Protesters are being injured by rubber bullets — here’s what to do if you get shot
Officers from the Los Angeles Police Department are depicted during a march over the death of George Floyd. (Photo: Frederic J. BROWN / AFP) (Photo by FREDERIC J. BROWN/AFP via Getty Images)

In national protests over the death of George Floyd, an unarmed man who was asphyxiated by a Minneapolis police officer, deputies have deployed tear gas, pepper spray, and rubber bullets — ammunition covered in rubber or plastic — to disperse activists and reporters, according to the New York Times and first-hand accounts on social media.

Spencer Coursen, a threat management expert and founder of Coursen Security Group, tells Yahoo Life that unlike full metal jacket and hollow point bullets (which penetrate the body and fragment without an exit wound, respectively), rubber bullets are classified as “non-lethal” ammunition. “However, that’s a misnomer because they’re essentially bullets,” he says. “The rubber just reduces velocity so the impact is less traumatic.”

According to the former Special Deputy United States Marshall, police officers are trained to use firearms only in life-or-death situations, not to injure people or neutralize emergencies. “If police make the decision to shoot, it’s to save the life of themselves or others,” Coursen tells Yahoo Life. He adds that officers usually aim for the chest to cause the most bodily harm, while rubber bullets are intended to hit a person’s lower extremities.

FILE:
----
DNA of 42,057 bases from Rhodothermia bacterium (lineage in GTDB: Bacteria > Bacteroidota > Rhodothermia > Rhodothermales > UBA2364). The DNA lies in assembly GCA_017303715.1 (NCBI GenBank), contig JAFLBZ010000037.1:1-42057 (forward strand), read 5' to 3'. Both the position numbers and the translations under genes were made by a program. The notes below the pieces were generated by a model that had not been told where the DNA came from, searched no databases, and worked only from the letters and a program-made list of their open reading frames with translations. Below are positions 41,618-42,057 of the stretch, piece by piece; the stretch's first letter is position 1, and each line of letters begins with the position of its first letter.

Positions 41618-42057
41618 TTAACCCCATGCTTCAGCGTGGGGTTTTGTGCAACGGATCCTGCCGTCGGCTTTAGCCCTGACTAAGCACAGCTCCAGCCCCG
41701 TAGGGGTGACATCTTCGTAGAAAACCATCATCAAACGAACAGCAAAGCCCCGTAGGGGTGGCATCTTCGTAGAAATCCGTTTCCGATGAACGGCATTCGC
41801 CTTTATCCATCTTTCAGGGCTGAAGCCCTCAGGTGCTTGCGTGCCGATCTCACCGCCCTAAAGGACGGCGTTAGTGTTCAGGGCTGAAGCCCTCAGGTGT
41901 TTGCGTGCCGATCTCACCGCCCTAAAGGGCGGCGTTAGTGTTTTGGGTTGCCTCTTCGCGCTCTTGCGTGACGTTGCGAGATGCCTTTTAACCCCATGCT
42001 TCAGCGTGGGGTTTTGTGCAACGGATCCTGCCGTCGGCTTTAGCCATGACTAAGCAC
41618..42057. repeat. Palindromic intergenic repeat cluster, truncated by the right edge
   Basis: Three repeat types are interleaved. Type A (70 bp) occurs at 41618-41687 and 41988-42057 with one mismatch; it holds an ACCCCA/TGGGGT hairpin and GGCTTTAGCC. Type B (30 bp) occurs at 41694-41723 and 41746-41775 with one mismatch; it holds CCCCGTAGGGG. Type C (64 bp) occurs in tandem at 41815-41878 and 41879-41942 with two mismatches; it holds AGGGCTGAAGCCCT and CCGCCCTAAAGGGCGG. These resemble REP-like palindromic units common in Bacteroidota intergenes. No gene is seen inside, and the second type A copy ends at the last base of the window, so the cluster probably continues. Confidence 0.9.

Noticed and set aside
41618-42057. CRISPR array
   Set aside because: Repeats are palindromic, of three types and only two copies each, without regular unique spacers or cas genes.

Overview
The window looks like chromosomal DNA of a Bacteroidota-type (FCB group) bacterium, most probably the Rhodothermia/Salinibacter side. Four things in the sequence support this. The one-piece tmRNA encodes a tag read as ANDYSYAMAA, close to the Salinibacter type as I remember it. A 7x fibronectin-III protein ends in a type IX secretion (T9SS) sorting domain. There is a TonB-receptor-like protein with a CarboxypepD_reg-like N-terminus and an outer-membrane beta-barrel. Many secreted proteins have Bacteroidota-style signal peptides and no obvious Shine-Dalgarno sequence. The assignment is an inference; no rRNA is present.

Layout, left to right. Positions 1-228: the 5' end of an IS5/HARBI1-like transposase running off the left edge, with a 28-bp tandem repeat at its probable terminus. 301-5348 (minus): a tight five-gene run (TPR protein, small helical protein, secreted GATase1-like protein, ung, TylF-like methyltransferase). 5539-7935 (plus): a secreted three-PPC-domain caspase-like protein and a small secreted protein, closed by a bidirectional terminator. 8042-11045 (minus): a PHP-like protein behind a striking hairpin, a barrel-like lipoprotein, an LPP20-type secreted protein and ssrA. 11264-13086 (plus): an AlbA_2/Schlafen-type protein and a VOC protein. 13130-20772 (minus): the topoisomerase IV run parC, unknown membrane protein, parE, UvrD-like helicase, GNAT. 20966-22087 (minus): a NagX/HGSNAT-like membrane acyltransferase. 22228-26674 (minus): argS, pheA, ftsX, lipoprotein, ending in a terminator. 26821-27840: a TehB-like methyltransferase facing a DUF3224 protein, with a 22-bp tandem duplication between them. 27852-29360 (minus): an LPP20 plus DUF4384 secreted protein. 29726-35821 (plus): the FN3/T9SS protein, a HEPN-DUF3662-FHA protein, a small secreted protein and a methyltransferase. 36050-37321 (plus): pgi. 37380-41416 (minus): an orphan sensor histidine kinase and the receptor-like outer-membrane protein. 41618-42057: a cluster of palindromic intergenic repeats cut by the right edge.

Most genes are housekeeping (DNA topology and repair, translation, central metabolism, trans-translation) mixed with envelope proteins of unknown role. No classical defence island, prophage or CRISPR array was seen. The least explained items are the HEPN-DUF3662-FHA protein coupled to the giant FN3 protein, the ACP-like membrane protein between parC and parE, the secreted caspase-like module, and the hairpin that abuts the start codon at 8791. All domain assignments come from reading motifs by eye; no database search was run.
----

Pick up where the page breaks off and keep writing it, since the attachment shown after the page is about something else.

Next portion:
That psychologically combined with inadequate weapon training programs, beyond what’s taught in police academies, make rubber bullets potentially serious weapons, says Coursen. In a recent BMJ Open review of injury data on 1,984 people, 53 died from their injuries and 300 were permanently disabled.

“We find that these projectiles have caused significant morbidity and mortality during the past 27 years, much of it from penetrative injuries and head, neck and torso trauma,” wrote the study authors. “Given their inherent inaccuracy, potential for misuse and associated health consequences of severe injury, disability and death, [kinetic impact projectiles] do not appear to be appropriate weapons for use in crowd-control settings. There is an urgent need to establish international guidelines on the use of crowd-control weapons to prevent unnecessary injuries and deaths.”

Jeffrey Goodloe, MD., board member of the American College of Emergency Physicians, tells Yahoo Life that injury severity from a rubber bullet depends on distance and force. “The second it’s fired, a projectile loses speed due to gravity and resistance,” he explains, adding that a closer-range shot causes more damage. “It also matters whether a person is directly hit or if the bullet ricochets off the ground, which absorbs some of the impact.”

Sometimes rubber bullets cause manageable injuries like contusions, abrasions or scrapes, which are generally treatable with ice (frozen food like blueberries mold well to the wound), but injuries to the eye and chest or deeper cuts require immediate medical attention.

However, not all emergency rooms have on-staff ophthalmologists to treat eye injuries, notes Goodloe. “People may want to call ahead to make sure the hospital has appropriate resources,” he says. “Otherwise, an advantage of calling 9-1-1 is that EMTs are savvy about where to take patients.” According to Goodloe, shatter-proof goggles protect better than glasses which could cut the eye even more.

Goodloe says that protestors should not hesitate seeking help, regardless of how they got injured. “There is no discussion [among doctors] as to who is ‘right or wrong’ in these protests,” he tells Yahoo Life. “A doctor’s role is to treat patients, not judge them.”

However, if people exercise their right to protest, they should wear a mask to prevent the spread of COVID-19, says Goodloe adding, “The coronavirus has not gone away.”

Read more from Yahoo Life:


Want daily wellness, lifestyle and parenting news delivered to your inbox?
 Sign up here for Yahoo Life’s newsletter.